Defense Date

2016

Document Type

Dissertation

Degree Name

Doctor of Philosophy

Department

Health Related Sciences

First Advisor

Teresa S. Nadder, Ph.D

Second Advisor

Diane Dodd-McCue, DBA

Third Advisor

Betty A. Forbes, Ph.D.

Fourth Advisor

William Korzun, Ph.D.

Fifth Advisor

H. Joel Schmidt, MD

Abstract

Cystic fibrosis (CF) is an autosomal recessive disorder affecting 70,000 individuals worldwide. This disease is characterized by the buildup of mucus in the airways leading to chronic lung infections resulting in pulmonary failure and death in 95% of CF patients. Routine surveillance of CF pathogens using traditional microbiology culture guides management and treatment of CF patients. Molecular profiling studies have revealed emerging pathogens that may play a role in CF lung disease by either directly causing infection or upregulating the virulence factors of classic CF pathogens, such as P. aeruginosa; however, routine CF culture protocols have not been modified to detect these organisms. The goal of this study was to expand the data relevant to the use of microbiology cultures for the management and treatment of CF patients at Virginia Commonwealth University Medical Center (VCUMC) by directly selecting for emerging CF pathogens in culture. This was accomplished by developing,optimizing, and implementing an agar to select for colistin-resistant non-fermenting Gram- negative rods (NF GNRS). In addition, McKay agar and anaerobic media were utilized to recover members of the Streptococcus anginosus group (SAG) and anaerobes in CF respiratory samples. The prevalences of SAG, anaerobes, and colistin-resistant NF GNRs recovered on study media from 75 adult and pediatric CF patients at VCUMC were 17.33%, 41.33%, and 4% respectively. Approximately 62% of patients culture-positive for SAG were also infected with P. aeruginosa and 53.8% of SAG recovered in culture were from CF patients experiencing PE. These findings further support the claim that interspecies interactions among emerging and classic CF pathogens may result in periods of clinical instability or PE. Twenty-eight of the 75 patients were culture-positive for Veillonella species, with the majority of samples collected during a period of surveillance. Four colistin-resistant NF GNRs were isolated on the study media alone. The selective nature of the study media prevented the mixed respiratory flora and classic CF pathogens from overgrowing and obscuring the growth of these colistin-resistant NF GNRs. The presence and role of emerging pathogens in the CF patient population at VCUMC warrants further investigation; therefore, the routine culture protocol needs to be revised to recover and select for those organisms thought to play a role in PE and lung function decline.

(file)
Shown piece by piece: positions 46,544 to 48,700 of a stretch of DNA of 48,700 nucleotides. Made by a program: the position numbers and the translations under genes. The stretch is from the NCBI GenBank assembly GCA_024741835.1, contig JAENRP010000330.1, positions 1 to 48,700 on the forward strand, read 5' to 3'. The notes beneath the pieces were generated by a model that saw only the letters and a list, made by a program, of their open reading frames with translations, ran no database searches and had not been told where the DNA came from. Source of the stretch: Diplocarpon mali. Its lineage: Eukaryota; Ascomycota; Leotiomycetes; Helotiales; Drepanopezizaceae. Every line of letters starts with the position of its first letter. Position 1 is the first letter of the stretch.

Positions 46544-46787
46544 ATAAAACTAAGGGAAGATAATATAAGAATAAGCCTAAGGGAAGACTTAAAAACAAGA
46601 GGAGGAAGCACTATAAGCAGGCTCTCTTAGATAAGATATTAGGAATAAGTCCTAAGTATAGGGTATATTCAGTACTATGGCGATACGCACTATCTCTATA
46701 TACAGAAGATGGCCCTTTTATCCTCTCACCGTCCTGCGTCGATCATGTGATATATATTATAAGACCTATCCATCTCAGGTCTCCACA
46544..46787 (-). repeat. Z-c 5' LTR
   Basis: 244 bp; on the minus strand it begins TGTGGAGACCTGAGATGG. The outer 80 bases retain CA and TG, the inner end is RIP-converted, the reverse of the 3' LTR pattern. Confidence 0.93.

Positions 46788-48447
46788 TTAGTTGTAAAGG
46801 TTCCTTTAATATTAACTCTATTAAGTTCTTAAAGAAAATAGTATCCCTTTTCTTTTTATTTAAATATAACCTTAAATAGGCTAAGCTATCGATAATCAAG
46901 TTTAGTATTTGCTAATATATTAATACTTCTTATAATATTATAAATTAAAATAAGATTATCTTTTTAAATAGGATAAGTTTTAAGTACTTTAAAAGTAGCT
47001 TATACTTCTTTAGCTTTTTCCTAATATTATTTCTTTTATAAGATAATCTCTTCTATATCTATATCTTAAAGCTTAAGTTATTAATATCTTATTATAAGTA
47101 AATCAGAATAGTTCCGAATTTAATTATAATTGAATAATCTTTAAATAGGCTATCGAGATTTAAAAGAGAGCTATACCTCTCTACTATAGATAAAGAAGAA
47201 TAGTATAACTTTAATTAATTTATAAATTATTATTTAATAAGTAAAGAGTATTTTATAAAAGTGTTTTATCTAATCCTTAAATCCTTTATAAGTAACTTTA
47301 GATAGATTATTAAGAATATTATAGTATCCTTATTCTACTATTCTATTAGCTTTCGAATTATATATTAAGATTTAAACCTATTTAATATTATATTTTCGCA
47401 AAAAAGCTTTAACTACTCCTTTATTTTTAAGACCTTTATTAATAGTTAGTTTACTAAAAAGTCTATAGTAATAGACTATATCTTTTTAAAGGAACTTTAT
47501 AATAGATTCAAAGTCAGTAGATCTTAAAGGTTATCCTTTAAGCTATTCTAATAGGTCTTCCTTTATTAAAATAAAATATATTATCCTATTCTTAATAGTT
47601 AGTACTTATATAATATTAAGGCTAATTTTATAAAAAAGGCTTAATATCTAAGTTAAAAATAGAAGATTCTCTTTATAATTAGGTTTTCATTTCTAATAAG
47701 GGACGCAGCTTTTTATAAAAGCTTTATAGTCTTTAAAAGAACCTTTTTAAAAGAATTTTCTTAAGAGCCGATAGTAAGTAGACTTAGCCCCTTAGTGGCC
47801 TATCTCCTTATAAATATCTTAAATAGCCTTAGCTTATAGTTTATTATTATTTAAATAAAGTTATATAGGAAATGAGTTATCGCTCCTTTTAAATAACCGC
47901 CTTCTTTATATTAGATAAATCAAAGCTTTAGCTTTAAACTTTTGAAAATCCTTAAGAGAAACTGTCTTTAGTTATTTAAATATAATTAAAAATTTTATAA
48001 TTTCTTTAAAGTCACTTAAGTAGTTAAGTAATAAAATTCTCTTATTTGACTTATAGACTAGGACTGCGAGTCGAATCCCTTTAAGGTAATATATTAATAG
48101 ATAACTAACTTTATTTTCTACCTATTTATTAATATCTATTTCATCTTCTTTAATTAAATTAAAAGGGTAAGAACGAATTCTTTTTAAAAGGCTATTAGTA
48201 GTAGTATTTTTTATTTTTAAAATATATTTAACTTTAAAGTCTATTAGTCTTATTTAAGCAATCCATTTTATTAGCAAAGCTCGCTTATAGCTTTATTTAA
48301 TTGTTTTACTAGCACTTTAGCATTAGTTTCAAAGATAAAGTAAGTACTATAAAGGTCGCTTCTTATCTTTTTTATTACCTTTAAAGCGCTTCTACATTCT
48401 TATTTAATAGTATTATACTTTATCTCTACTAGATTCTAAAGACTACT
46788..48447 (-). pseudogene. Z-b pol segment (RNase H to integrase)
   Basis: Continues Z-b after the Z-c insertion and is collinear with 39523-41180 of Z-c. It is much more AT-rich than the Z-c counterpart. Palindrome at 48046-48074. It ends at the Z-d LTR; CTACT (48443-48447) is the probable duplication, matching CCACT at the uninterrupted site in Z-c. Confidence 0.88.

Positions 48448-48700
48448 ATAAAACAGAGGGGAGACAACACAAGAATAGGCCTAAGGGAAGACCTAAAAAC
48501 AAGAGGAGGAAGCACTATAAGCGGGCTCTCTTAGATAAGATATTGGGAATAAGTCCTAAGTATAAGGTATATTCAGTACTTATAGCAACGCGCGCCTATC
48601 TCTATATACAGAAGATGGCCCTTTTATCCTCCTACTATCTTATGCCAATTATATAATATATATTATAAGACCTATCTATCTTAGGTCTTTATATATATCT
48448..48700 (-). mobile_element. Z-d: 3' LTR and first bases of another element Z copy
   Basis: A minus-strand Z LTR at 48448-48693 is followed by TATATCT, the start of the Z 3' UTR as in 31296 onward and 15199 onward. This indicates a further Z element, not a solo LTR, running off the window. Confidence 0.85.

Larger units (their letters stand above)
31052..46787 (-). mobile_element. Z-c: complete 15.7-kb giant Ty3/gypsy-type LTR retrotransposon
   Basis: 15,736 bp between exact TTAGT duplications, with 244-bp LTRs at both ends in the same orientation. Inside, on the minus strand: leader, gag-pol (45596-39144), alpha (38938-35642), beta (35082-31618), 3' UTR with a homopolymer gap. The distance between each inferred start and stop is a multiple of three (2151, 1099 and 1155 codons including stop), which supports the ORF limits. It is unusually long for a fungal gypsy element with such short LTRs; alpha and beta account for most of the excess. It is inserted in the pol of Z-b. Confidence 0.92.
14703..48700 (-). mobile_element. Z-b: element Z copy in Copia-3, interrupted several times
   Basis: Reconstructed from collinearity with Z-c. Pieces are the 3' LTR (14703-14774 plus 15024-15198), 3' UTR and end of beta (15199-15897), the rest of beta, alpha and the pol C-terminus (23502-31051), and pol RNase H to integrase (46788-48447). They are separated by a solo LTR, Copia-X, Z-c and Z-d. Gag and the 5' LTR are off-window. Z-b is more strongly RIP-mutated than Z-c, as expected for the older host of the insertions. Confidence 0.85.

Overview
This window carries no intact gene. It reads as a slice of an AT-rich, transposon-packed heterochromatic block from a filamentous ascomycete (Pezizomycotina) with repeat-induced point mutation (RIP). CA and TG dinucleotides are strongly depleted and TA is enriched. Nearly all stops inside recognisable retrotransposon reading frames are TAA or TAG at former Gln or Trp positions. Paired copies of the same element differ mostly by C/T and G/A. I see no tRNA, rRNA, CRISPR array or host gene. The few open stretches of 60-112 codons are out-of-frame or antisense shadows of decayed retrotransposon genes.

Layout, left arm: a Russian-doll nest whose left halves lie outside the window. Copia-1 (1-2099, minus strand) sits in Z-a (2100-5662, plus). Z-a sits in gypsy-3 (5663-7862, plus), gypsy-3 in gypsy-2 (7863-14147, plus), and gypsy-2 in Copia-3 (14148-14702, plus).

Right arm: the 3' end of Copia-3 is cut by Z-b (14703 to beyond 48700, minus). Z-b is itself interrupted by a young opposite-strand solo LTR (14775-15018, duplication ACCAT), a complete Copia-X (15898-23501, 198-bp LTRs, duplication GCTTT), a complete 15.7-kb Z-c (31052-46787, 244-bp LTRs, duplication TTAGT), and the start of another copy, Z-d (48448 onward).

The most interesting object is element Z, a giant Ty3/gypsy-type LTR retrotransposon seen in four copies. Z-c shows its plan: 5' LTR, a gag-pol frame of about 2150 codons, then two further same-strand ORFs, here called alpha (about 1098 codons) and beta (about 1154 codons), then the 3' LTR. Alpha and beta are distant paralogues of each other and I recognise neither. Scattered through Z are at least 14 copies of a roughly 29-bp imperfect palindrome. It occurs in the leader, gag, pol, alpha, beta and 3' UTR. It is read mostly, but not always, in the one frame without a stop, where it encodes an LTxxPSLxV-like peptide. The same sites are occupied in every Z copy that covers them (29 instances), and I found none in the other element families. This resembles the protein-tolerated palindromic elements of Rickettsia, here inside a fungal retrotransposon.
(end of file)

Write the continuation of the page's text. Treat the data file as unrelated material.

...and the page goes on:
Rights

© The Author

Is Part Of

VCU University Archives

Is Part Of

VCU Theses and Dissertations

Date of Submission

12-14-2016

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